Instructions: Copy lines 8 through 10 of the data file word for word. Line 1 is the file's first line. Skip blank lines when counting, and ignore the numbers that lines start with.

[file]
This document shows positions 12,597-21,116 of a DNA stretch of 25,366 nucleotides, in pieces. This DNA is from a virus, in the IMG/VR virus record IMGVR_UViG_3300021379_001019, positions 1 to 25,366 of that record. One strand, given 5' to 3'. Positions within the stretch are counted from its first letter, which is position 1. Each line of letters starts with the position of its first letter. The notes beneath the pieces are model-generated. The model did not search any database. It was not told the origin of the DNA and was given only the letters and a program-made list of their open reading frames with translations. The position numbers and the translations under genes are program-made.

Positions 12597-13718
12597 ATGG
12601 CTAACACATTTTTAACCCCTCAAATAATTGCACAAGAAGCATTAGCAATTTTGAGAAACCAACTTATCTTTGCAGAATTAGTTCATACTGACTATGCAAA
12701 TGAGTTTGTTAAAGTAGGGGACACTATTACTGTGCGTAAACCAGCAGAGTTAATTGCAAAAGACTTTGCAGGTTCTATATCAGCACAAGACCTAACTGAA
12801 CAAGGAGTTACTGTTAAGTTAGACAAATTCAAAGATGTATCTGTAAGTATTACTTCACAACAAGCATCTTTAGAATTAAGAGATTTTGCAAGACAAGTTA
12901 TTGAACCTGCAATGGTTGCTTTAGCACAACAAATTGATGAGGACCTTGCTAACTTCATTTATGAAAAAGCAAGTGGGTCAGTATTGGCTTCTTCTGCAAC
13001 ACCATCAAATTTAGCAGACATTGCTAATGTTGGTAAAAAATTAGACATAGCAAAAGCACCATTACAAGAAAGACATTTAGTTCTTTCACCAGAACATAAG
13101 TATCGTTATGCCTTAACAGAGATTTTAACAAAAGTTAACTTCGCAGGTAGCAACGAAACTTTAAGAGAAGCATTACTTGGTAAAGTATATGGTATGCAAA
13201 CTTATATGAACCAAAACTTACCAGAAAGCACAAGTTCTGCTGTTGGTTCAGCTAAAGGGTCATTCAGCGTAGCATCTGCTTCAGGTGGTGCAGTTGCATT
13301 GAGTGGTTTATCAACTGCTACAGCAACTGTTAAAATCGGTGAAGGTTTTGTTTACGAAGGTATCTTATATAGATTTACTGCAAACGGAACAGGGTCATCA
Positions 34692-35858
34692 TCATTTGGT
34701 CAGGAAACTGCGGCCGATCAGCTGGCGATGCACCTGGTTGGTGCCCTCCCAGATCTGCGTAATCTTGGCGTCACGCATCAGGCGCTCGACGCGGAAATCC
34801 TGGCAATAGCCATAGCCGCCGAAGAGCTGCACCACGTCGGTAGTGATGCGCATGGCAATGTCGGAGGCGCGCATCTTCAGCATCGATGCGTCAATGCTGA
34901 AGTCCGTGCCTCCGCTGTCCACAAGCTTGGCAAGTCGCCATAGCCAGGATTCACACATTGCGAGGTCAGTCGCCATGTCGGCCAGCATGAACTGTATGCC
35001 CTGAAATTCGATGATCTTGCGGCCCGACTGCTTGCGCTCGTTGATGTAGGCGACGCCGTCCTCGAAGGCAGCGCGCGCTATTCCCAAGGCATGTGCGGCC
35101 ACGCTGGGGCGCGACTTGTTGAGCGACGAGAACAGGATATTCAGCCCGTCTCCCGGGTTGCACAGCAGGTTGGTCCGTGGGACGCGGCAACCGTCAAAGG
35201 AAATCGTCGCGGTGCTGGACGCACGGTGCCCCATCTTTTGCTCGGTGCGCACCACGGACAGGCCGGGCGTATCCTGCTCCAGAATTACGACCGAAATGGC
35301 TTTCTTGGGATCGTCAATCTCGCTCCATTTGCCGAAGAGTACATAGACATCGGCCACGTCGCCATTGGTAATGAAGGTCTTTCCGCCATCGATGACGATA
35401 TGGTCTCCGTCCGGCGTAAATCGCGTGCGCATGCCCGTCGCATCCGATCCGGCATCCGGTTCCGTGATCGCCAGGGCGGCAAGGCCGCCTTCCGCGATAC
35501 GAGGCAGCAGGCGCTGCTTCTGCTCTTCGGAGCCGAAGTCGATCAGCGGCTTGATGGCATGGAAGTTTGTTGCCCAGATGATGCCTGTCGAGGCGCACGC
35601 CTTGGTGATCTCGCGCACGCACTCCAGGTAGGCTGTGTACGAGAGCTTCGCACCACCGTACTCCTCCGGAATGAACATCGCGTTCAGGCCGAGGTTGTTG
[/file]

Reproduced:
13001 ACCATCAAATTTAGCAGACATTGCTAATGTTGGTAAAAAATTAGACATAGCAAAAGCACCATTACAAGAAAGACATTTAGTTCTTTCACCAGAACATAAG
13101 TATCGTTATGCCTTAACAGAGATTTTAACAAAAGTTAACTTCGCAGGTAGCAACGAAACTTTAAGAGAAGCATTACTTGGTAAAGTATATGGTATGCAAA
13201 CTTATATGAACCAAAACTTACCAGAAAGCACAAGTTCTGCTGTTGGTTCAGCTAAAGGGTCATTCAGCGTAGCATCTGCTTCAGGTGGTGCAGTTGCATT